The shoulder is a complex, highly mobile joint designed to provide the highest amount of motion of any joint in the body. It is a ball and socket joint surrounded by a variety of ligaments, tendons, and muscles that are responsible for moving the arm. Frozen shoulder, or adhesive capsulitis, is a condition in which the capsule of the shoulder joint becomes more rigid an inflamed. This causes severe limits in the range of motion and pain when trying to move the shoulder joint.
We are not entirely sure why frozen shoulder happens to certain people, but something triggers the connective tissue and capsule around the shoulder joint to thicken and get inflamed, tightening the shoulder joint
Frozen shoulder usually develops slowly and in three stages, each lasting for several weeks to months if untreated.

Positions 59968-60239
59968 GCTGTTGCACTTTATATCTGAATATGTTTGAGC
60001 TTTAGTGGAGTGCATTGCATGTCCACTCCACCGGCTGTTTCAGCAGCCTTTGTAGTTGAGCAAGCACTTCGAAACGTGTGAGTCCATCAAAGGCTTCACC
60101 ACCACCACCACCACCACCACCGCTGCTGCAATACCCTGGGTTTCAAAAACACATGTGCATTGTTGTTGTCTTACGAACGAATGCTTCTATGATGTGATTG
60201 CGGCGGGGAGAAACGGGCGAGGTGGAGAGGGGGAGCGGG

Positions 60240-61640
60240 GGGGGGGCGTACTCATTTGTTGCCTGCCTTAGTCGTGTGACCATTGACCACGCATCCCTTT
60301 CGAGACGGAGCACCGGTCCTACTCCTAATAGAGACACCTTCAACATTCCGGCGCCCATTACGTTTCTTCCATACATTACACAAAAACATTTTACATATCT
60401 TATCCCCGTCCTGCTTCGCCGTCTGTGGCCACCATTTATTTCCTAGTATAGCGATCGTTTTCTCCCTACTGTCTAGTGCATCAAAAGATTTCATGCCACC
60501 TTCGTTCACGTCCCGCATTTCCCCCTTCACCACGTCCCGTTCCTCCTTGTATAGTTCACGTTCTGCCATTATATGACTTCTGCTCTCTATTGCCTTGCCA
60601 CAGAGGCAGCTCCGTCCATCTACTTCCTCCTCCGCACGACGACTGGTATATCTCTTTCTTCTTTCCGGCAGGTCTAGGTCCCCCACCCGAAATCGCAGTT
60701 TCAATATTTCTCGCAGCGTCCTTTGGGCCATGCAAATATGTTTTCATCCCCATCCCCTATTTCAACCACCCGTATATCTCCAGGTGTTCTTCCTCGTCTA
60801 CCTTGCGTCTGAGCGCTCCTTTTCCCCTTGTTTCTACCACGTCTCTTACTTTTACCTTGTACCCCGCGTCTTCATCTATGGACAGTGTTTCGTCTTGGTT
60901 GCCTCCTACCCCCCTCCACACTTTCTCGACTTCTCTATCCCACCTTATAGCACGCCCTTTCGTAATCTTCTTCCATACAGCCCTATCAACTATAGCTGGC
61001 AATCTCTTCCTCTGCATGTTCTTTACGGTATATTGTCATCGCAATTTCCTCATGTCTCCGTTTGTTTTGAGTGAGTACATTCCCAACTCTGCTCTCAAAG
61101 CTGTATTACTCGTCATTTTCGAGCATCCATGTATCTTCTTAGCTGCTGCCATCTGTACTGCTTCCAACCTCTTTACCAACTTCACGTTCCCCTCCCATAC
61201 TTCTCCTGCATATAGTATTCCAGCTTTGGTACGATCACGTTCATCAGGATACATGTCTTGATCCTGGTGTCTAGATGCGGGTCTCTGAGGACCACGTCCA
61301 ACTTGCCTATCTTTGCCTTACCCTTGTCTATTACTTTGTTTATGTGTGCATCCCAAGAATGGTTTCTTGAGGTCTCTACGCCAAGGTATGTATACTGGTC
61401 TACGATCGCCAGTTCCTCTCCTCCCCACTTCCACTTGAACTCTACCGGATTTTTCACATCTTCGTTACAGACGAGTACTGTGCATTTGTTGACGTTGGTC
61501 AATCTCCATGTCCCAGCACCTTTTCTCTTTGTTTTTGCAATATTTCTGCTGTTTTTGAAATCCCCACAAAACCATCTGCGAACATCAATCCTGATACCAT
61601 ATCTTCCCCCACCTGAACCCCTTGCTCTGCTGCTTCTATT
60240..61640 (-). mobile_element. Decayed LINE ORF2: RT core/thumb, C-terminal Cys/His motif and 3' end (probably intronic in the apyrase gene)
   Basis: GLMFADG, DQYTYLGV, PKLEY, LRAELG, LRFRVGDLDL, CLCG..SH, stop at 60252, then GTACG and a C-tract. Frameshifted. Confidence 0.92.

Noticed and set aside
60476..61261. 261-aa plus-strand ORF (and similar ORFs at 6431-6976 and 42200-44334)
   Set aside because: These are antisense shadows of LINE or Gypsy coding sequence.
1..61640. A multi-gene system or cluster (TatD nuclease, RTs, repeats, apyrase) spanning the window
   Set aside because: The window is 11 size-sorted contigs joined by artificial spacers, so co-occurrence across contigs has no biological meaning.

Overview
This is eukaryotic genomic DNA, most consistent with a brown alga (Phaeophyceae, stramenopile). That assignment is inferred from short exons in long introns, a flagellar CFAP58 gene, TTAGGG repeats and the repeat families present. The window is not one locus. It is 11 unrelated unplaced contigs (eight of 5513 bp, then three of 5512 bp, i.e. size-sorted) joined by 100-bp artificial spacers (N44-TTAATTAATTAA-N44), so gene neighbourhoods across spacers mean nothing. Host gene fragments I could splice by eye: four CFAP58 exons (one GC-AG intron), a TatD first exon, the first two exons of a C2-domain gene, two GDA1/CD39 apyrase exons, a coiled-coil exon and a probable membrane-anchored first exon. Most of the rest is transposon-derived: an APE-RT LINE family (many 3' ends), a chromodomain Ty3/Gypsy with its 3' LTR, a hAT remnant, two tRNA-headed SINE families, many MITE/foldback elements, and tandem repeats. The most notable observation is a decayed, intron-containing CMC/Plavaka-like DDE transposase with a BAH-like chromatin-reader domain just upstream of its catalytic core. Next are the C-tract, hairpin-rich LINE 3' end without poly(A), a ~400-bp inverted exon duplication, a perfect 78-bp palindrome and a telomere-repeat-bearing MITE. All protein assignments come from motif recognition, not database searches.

A comprehensive history and physical examination is the most important piece to determine if the rotator cuff is involved in your shoulder pain. X-ray, MRI, and/or ultrasound are imaging modalities that allow us to see the rotator cuff and surround tissues.
Dr. Niteesh Bharara
Director of Regenerative Medicine
Orthopedic Specialist - Non-Surgical Sports Medicine